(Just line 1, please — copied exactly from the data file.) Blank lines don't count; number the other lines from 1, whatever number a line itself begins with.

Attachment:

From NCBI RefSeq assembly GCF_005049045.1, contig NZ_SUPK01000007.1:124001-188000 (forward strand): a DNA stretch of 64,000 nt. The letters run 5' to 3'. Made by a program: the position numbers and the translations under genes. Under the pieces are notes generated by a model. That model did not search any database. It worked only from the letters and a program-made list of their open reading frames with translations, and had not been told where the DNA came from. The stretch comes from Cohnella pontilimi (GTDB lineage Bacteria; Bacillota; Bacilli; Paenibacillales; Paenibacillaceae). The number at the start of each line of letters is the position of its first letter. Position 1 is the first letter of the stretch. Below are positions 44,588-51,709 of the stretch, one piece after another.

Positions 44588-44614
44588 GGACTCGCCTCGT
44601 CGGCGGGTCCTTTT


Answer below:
From NCBI RefSeq assembly GCF_005049045.1, contig NZ_SUPK01000007.1:124001-188000 (forward strand): a DNA stretch of 64,000 nt. The letters run 5' to 3'. Made by a program: the position numbers and the translations under genes. Under the pieces are notes generated by a model. That model did not search any database. It worked only from the letters and a program-made list of their open reading frames with translations, and had not been told where the DNA came from. The stretch comes from Cohnella pontilimi (GTDB lineage Bacteria; Bacillota; Bacilli; Paenibacillales; Paenibacillaceae). The number at the start of each line of letters is the position of its first letter. Position 1 is the first letter of the stretch. Below are positions 44,588-51,709 of the stretch, one piece after another.